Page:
Skip Navigation LinksHome > May 2003 - Volume 35 - Issue 5 > FOOT INJURY ‐ WOMEN'S BASKETBALL
Medicine & Science in Sports & Exercise:
F-22I Clinical Case Slide Presentation Multiple Sports Foot Pain


Babka, B M.1; Hutchinson, M R. FACSM1

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1Univ. of Illinois at Chicago Sports Medicine and Human Performance Center, Chicago, IL

(Sponsor: Mark R. Hutchinson, FACSM)

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An 18 year old women's basketball player in her freshman year presented to the training room after a recent road trip with a three week history of right midfoot pain. She denied any specific injury to the right foot. She stated the pain began approximately three weeks prior to her presentation to the training room and that the pain had been progressing, particularly with ambulation. She had played in only four games her freshman year, and the schedule included three recent road trips in which practices and conditioning had been light intensity. She denied any numbness, tingling, weakness, or radiation of pain.

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Initial examination in the training room revealed moderate tenderness over the medial, dorsal aspect of the right foot. There were no skin changes or ecchymosis. She had full range of motion and strength in her ankle and foot. Her right lower extremity was neurovascularly intact throughout.

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1. Tarsal navicular stress fracture.

2. Foot sprain.

3. Other tarsal stress fractures.

4. Tarsal coalition.

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Right foot radiograghs - AP, lateral, and oblique - no evidence of fractures or dislocations MRI right foot - subacute, nondisplaced fracture of the dorsal, lateral aspect of the navicular bone.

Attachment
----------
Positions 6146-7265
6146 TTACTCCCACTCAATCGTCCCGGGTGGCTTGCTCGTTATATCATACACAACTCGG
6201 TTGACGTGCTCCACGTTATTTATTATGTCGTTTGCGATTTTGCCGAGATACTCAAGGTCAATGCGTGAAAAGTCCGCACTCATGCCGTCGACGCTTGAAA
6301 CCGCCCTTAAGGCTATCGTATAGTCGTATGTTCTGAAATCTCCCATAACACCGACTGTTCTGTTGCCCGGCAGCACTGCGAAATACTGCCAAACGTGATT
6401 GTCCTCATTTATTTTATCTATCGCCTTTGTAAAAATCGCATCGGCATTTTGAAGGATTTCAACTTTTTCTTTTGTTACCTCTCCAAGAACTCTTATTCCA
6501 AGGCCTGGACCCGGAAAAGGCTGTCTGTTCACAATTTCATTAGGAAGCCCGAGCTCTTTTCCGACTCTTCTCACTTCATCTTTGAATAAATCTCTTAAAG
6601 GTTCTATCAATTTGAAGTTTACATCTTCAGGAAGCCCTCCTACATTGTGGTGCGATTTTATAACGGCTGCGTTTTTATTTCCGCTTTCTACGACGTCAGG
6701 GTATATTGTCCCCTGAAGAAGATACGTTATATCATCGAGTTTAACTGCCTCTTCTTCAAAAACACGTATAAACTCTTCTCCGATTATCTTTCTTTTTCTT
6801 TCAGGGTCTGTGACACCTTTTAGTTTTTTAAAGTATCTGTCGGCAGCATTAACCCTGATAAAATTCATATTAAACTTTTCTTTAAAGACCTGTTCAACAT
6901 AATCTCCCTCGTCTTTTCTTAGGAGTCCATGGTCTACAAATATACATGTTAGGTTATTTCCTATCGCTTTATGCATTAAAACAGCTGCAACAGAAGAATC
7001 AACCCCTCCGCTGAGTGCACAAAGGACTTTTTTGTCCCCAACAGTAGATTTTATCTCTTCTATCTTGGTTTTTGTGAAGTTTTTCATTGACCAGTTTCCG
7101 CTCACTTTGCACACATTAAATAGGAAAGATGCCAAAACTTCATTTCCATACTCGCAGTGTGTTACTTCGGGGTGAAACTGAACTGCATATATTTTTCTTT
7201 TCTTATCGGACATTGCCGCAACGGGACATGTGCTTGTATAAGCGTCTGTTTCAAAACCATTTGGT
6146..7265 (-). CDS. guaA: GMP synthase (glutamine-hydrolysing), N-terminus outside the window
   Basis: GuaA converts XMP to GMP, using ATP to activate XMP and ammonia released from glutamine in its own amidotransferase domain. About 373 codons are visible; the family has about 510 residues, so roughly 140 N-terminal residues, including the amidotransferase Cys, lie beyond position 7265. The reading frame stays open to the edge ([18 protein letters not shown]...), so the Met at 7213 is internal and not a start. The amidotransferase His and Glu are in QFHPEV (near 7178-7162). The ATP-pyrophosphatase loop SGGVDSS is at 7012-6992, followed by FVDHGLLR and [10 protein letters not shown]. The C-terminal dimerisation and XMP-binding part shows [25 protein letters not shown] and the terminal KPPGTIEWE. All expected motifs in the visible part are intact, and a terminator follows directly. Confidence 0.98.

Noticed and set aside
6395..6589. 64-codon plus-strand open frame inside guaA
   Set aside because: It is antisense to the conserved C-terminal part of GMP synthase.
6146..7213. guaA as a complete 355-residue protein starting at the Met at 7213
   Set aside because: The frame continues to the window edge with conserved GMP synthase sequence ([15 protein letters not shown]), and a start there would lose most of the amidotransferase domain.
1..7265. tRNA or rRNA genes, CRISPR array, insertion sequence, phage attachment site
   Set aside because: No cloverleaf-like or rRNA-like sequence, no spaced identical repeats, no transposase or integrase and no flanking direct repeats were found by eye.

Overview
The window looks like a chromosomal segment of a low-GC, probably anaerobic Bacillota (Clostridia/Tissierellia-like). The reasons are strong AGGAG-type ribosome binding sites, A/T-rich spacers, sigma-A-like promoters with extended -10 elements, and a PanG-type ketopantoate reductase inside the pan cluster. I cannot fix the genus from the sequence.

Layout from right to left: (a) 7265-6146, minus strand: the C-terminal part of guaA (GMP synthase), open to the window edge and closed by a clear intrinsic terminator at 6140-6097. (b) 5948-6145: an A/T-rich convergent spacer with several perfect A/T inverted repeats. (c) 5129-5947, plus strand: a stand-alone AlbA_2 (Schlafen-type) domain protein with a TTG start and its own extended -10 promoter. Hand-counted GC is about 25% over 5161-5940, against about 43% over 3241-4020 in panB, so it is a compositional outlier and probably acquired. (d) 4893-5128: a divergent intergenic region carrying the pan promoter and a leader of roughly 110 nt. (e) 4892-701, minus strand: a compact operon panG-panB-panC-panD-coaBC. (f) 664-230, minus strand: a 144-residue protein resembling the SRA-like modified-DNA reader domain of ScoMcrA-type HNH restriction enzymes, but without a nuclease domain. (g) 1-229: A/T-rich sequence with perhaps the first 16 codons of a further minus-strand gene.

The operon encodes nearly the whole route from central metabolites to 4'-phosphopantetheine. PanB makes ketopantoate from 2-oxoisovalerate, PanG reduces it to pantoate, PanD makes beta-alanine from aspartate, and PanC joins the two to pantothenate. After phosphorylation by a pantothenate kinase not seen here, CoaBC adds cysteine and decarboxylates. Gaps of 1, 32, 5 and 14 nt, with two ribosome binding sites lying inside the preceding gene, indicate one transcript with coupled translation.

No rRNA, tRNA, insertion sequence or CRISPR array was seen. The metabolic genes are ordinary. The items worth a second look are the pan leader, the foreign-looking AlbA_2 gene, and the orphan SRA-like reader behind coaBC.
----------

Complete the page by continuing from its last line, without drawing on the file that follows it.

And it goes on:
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Navicular stress fracture.

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1. Immobilization and nonweightbearing for eight weeks with continued pain.

2. Repeat radiograghs demonstrated unusual sclerosis and dorsal spurring.

3. Continued immobilization and addition of a bone stimulator for eight weeks with continued pain.

4. Repeat radiograghs demonstrated increased sclerosis in the dorsal aspect of the navicular bone.

5. The athlete remained frustrated with her continued pain and lack of progress, and a CT scan was ordered showing poor evidence of healing with peri-fracture sclerosis and delayed healing.

6. Open reduction and internal fixation of the navicular bone was performed with two threaded screws without complications. The athlete was treated with immobilization and nonweightbearing for 8 weeks without any post-operative complications.

7. Radiographs, 4 weeks after surgery, showed some sclerosis.

8. Despite 8 weeks of immobilization and nonweightbearing, the athlete developed pain with the resumption of ambulation, and repeat radiograghs showed loose screws and no healing.

9. Open reduction and internal fixation with a threaded screw and tibial bone graft was performed. The athlete was treated with immobilization and nonweightbearing for eight weeks.

10. Repeat CT scan approximately 7 weeks post-operatively showed bone bridging across the lateral half of the fracture site.

11. 12 weeks after the second surgery, she is doing well with only minimal discomfort.

©2003The American College of Sports Medicine


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